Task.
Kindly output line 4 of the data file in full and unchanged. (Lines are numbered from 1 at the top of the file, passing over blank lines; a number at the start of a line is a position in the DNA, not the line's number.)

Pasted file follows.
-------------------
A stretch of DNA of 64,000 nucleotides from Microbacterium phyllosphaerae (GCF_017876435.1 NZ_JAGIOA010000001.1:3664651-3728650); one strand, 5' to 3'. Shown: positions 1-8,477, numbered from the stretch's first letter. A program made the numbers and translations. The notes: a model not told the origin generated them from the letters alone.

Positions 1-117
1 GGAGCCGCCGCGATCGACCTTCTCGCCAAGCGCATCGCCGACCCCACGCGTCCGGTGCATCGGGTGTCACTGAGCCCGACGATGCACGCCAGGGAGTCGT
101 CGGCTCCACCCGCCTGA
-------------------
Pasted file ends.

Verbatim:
101 CGGCTCCACCCGCCTGA